No Doubt – Push & Shove (Interscope/Universal) CD REVIEW

THOSE GWEN STEFANI records were really good. It was as if Madonna had turned into a really nice person and come back with a song-and-dance show that really meant something; it was Cyndi Lauper’s ‘Girls Just Want To Have Fun’ personified. It was both those things and more.
When I heard that her old band, No Doubt, were reforming, I hoped that Stefani would take her new, kaleidoscope-coloured persona back into the fold, and it might just turn this rather boring ska-rock band into something more than it was before.
No doubt, I was dreaming.
There are a few moments on Push & Shove: the carnival atmosphere of the opening track, ‘Settle Down’, and the reggae-dancehall groove of the title track, but that’s about it. The skanking ‘Sparkle’ dubs it up but doesn’t no where to take it, and most of the album is devoted to dreary, mundane power pop ballads and rockers that you’ve heard hundreds of times in minute variations on albums by other homogenous American acts, from Pat Benatar to The Motels.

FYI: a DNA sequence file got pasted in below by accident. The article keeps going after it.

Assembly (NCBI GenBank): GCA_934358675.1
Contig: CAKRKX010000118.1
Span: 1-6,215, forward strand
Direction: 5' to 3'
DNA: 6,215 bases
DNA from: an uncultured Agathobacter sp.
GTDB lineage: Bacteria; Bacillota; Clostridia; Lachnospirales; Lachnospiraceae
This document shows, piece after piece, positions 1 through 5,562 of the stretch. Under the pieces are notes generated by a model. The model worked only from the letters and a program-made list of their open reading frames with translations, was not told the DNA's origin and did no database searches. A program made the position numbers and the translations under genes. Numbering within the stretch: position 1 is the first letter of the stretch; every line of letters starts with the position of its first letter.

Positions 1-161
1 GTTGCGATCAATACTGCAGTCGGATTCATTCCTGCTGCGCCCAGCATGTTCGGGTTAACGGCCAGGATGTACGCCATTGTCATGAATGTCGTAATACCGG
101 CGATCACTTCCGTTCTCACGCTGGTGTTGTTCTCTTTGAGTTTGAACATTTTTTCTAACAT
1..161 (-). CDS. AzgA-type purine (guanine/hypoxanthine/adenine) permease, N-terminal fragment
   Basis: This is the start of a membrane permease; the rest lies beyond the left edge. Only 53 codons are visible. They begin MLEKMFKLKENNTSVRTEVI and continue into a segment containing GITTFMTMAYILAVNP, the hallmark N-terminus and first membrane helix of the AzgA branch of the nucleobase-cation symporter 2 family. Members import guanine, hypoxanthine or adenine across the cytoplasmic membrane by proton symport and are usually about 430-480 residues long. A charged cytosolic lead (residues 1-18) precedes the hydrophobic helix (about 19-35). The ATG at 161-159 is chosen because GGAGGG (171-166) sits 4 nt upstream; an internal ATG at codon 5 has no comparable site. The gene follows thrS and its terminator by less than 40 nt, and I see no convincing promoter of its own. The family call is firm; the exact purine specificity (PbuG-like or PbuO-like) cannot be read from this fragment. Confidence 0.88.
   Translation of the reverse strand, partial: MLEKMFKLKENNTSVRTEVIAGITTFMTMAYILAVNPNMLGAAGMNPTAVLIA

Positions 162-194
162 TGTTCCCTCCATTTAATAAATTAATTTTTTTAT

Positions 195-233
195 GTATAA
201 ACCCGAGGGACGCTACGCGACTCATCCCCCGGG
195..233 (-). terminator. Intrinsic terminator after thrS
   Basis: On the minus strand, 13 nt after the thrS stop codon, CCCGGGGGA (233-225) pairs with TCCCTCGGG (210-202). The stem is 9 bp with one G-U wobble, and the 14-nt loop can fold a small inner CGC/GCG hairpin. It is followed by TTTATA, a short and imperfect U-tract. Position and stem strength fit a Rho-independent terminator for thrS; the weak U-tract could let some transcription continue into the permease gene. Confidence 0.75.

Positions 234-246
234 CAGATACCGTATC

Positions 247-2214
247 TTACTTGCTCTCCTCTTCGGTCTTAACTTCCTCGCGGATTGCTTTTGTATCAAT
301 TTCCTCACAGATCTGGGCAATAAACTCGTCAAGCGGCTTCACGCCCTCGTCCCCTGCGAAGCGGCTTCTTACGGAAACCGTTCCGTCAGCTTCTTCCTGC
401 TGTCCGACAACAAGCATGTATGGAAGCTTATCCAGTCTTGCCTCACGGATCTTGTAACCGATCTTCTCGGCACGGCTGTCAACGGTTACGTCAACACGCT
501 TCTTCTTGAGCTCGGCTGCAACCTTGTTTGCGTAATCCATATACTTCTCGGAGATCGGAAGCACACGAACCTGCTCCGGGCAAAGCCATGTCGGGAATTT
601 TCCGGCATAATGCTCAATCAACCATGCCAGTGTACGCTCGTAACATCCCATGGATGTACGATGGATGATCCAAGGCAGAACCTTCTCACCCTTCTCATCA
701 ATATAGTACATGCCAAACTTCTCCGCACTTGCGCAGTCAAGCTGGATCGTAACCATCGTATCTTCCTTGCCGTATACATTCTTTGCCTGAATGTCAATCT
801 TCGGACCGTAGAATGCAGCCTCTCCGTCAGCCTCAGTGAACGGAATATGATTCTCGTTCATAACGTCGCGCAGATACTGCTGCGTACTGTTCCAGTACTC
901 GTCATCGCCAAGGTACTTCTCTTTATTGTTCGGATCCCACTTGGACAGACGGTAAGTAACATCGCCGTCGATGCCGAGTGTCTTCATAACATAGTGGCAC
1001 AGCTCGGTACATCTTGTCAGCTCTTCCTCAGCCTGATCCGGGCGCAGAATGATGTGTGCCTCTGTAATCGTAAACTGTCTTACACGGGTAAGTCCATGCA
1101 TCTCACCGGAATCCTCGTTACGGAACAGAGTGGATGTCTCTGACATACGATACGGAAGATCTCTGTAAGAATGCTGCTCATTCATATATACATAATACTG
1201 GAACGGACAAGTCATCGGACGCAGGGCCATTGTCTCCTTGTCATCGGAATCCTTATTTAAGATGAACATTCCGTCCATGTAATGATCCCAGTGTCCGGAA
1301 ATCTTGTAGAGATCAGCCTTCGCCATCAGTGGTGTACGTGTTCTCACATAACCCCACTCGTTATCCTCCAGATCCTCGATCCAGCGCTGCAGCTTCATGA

I guess there’s some merit in taking ska, reggae and dub and weaving in power pop melodies, but there’s such a paucity of imagination in the songs and performances that it all seems quite pointless.
And I hate to say it, but Stefani’s vocals soon become grating, concentrating as they do on too few notes and seldom deviating into fresh melodic deviations. GARY STEEL
Music = 2.5/5
Sound = 3/5

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